The oversized cladding CL of each single-core fiber 153 creates an offset between the cores CO of the single-core fibers 153, such that when the end surface 102′ of ferrule 151 is abutted to the end surface 245 of a ferrule holding MCF 180, e.g., during connector mating via an adapter, the three cores CO of the single-core fibers 153, as presented at the end surface 102′ will align with three satellite cores 182 of the MCF 180. More particularly, as shown in the diagram of FIG. 18, the core CO of single-core fiber 153-1 aligns to the core 182-2 of MCF 180, the core CO of single-core fiber 153-2 aligns to the core 182-4 of MCF 180, and the core CO of single-core fiber 153-3 aligns to the core 182-6 of MCF 180. The termination of FIG. 17 is useful as a fanout or breakout of a MCF 180, wherein only satellite cores 182-2, 182-4 and 182-6 are bright, e.g., used in the MCF 180, or are needed by a particular piece of equipment connected downstream of the termination of the MCF 180.
FIG. 18 demonstrates a general concept in accordance with the present invention that one may couple a MCF containing n cores to a greater number or a fewer number of single-core fibers by selecting individual fibers with smaller or larger cladding and a geometric relationship that aligns the fiber cores. For example, an MCF 180 made with seven 26 micron diameter cores, six equally spaced around one on a radius of 39 microns, e.g., FIG. 2, could be mated to three individual fibers each of 67.55 micron nominal cladding diameter with 26 micron diameter single cores, e.g., FIG. 17. The group of three separate fibers 153-1, 153-2 and 153-3 is bonded into a single holder 104, e.g., a through hole or groove, in a single fiber or a multi-fiber connector ferrule 151. The holder 104 in the ferrule 151 may have a circular cross section, a triangular cross section, or other cross sectional geometry that accurately positions the fiber.
FIG. 19 illustrates an alternative design for a MCF 161. The MCF 161 includes a central core 163 and eight satellite cores 165-1 through 165-8. Each satellite core 165-X is spaced from a center of the central core 163 by a same distance X. Further, each satellite core 165 is equally spaced from each other along a radius line (indicated by a dashed line in FIG. 19) located at distance X from the center of the central core 163. Other than the sizing and spacing, the MCF 161 may be identical in structure, function, and material as the MCF 180 described above.
FIG. 20 is an end view of a holder 104 within a ferrule 169. FIG. 20 is similar to the view of FIG. 6, however in FIG. 20, the holder 104 presents the ends of four single-core fibers 171-1, 171-2, 171-3 and 171-4 at the end surface 102″ of the ferrule 169. A diameter of the core CO of each single-core fiber 171-1, 171-2, 171-3 and 171-4 is the same as the diameter of the satellite cores 165 of the MCF 161. A diameter Z of the cladding CL of the single-core fibers 171 creates an offset distance X from the center of the holder 104 to the centers of the cores CO of each single-core fiber 171, i.e., equal to the offset X depicted in FIG. 19.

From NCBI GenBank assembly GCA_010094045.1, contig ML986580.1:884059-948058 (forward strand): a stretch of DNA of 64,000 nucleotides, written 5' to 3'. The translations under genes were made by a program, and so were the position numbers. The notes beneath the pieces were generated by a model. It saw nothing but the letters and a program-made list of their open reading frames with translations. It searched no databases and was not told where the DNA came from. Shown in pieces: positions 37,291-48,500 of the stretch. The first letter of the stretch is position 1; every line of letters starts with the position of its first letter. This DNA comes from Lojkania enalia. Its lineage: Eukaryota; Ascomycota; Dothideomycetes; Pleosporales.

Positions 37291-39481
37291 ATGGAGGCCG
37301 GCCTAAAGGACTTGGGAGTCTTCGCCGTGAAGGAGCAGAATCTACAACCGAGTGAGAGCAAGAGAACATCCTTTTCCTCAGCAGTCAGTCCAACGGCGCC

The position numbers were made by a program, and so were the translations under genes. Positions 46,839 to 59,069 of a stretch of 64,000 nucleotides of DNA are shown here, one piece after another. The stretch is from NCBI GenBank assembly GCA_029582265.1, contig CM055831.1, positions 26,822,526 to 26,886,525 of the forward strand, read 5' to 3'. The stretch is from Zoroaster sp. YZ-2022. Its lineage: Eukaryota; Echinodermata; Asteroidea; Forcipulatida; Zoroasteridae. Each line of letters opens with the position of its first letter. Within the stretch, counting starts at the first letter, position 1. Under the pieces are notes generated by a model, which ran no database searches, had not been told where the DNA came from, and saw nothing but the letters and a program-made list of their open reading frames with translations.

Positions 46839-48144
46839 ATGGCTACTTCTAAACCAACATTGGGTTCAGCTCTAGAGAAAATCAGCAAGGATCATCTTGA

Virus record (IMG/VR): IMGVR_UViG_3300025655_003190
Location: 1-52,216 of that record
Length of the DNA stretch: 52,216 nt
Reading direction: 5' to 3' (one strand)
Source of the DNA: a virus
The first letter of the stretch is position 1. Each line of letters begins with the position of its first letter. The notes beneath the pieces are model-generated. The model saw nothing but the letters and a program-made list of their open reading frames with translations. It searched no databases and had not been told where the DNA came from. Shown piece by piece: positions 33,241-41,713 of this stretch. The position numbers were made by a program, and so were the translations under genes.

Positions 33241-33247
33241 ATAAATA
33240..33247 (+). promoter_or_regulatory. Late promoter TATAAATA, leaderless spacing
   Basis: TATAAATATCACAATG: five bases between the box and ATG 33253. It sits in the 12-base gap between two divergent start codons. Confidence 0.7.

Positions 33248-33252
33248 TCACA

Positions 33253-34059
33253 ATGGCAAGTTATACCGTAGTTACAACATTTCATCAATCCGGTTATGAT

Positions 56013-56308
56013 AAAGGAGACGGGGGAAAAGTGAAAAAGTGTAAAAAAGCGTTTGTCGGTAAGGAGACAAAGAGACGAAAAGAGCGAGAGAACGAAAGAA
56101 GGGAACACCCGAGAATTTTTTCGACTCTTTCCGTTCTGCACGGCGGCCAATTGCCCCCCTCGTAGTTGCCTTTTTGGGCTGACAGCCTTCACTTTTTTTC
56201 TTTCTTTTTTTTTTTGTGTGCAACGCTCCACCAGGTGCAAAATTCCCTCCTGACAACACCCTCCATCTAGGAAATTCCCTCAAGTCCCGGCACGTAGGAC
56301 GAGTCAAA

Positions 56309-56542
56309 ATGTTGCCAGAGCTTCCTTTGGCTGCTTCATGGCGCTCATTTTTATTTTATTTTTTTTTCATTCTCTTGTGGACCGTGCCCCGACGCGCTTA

The oversized cladding CL of each single-core fiber 171 creates an offset between the cores CO of the single-core fibers 171, such that when the end surface 102″ of ferrule 169 is abutted to the end surface of a ferrule holding MCF 161 (FIG. 19), e.g., during connector mating via an adapter, the four cores CO of the single-core fibers 171, as presented at the end surface 102″, will align with four satellite cores 165 of the MCF 161. More particularly, as shown in the diagram of FIG. 21, the core CO of single-core fiber 171-1 aligns to the core 165-2 of MCF 161, the core CO of single-core fiber 171-2 aligns to the core 165-4 of MCF 161, the core CO of single-core fiber 171-3 aligns to the core 165-6 of MCF 161, and the core CO of single-core fiber 171-4 aligns to the core 165-8 of MCF 161. The termination of FIG. 20 is useful as a fanout or breakout of a MCF 161, wherein only satellite cores 165-2, 165-4, 165-6 and 165-8 are bright, e.g., used in the MCF 161, or are needed by a particular piece of equipment connected downstream of the termination of the MCF 161.
FIG. 21 demonstrates how four single-core fibers 171 with 33 micron diameter cores and 82.45 micron diameter cladding, e.g., distance Z, equally spaced on a 58.3 micron radius, e.g., distance X, can couple to four cores 165-2, 165-4, 165-6 and 165-8 of a nine core MCF 161 where the eight satellite cores 165 measure 33 microns in diameter and are equally spaced on a 58.3 micron radius. The group of four separate fibers 171 is bonded into a single holder 104, e.g., through hole or groove, in a single fiber or a multi-fiber connector ferrule 169. The holder 104 of the ferrule 169 may have a circular cross section, a square cross section (like FIGS. 12, 15 and 16) or other cross sectional geometry that accurately positions the single-core fibers 171.